Fallout continues after Conrad Black’s contentious appeals hearing
The fallout from Lord Black’s contentious appeals hearing included the now-familiar bumptious rebuttal from his Lordship, backed up by the usual ventriloquism offered up by George Jonas of the National Post. In all this, there was the assertion that judges Posner and Sykes were, as Black put it, “essentially part of the prosecution.” Whatever his motivation throughout the hearing, Posner was by turns caustic, sarcastic, incredulous and dismissive. Afterwards, Andrew Frey noted that it’s an appeals judge’s job to be skeptical and that it was unlikely that Posner would come off the bench and give him a hug.
In listening to the hearing several times, I was particularly struck by Frey’s opening remark regarding Black’s conviction for obstructing justice:
I have to say that I think this is the weakest case I’ve seen in 45 years of law practice. The judge and the jury both seem to have lost sight of the fact that in order to convict Mr. Black of obstruction it was necessary to find an intent to remove, conceal or destroy documents.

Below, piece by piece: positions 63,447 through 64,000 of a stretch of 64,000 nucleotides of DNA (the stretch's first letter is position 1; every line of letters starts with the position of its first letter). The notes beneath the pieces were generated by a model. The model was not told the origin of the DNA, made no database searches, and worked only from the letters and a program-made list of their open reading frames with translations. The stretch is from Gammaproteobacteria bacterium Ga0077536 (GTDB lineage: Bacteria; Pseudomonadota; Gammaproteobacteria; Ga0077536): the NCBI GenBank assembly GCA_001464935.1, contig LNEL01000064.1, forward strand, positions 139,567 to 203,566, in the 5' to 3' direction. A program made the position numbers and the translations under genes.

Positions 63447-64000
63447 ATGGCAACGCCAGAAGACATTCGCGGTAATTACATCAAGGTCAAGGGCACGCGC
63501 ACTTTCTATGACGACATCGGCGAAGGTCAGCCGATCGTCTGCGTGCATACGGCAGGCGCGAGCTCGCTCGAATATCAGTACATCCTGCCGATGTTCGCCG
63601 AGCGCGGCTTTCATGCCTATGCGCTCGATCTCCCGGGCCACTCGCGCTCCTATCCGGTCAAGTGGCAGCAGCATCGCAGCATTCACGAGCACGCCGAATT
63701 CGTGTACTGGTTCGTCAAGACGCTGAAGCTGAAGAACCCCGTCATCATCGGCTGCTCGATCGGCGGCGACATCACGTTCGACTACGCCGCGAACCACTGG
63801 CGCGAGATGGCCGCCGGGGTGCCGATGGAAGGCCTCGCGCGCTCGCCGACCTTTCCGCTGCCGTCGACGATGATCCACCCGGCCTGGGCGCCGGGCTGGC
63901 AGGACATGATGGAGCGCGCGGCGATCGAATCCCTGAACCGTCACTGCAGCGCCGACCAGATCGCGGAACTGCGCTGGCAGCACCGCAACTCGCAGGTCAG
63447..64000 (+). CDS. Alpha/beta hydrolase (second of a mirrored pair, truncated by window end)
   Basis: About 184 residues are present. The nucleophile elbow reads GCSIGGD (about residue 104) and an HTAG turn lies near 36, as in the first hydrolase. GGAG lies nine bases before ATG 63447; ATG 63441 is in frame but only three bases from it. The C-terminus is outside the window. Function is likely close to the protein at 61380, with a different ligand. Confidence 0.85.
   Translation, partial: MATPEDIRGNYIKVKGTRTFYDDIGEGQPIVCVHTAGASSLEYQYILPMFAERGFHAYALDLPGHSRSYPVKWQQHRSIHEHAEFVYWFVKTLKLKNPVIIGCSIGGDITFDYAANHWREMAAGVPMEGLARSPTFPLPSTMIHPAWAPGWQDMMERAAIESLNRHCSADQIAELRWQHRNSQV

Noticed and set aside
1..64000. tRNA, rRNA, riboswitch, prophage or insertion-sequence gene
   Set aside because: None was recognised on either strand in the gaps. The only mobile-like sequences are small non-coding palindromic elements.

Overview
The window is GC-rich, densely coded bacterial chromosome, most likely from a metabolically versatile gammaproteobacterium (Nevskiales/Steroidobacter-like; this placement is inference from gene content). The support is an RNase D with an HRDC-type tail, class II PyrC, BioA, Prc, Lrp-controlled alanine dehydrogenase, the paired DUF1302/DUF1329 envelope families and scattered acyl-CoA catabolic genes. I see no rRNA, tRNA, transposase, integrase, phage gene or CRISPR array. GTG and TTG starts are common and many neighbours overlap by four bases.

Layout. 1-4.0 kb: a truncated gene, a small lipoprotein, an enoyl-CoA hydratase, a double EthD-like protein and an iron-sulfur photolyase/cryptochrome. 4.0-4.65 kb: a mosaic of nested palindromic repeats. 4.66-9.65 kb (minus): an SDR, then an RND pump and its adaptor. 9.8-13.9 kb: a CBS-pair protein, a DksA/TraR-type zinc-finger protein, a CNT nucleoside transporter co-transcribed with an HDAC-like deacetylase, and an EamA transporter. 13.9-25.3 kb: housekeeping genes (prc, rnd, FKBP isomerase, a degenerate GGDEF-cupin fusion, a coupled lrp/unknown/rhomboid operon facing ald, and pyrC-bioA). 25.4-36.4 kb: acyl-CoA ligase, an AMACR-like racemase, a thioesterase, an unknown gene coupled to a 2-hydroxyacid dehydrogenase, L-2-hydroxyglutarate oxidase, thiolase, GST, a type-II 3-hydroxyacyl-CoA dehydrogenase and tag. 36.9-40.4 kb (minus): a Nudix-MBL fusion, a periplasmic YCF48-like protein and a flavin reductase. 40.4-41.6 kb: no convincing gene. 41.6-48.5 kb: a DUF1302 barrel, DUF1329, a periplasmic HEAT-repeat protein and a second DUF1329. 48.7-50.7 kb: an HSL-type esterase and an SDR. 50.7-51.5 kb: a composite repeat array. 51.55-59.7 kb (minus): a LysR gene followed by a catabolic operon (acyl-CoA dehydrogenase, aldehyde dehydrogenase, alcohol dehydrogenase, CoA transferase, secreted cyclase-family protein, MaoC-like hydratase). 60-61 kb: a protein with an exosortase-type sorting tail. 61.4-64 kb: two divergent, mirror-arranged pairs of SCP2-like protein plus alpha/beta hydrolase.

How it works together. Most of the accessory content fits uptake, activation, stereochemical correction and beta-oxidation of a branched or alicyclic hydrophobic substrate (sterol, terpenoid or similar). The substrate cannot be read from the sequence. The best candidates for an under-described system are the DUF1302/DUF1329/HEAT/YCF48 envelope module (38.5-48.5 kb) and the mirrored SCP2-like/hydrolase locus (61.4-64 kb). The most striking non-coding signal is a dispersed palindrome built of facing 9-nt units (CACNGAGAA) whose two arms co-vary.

Remember, Frey is making this argument after a four-month trial that included hundreds of hours of argument and hundreds of pages of legal briefs to a justice of an appeals court (Posner) before whom St. Eve had appeared (at least indirectly) as a government attorney. Essentially, Frey is suggesting that a team of monkeys could have done a better job than St. Eve and the jury in this case.
There’s an old saying that it’s best not to shit where you eat. My guess is that Frey must have been absent the day that bit of wisdom was handed down from the gods.
• Judges don’t understand case, Black says [Globe and Mail]• The evidence was never there [National Post]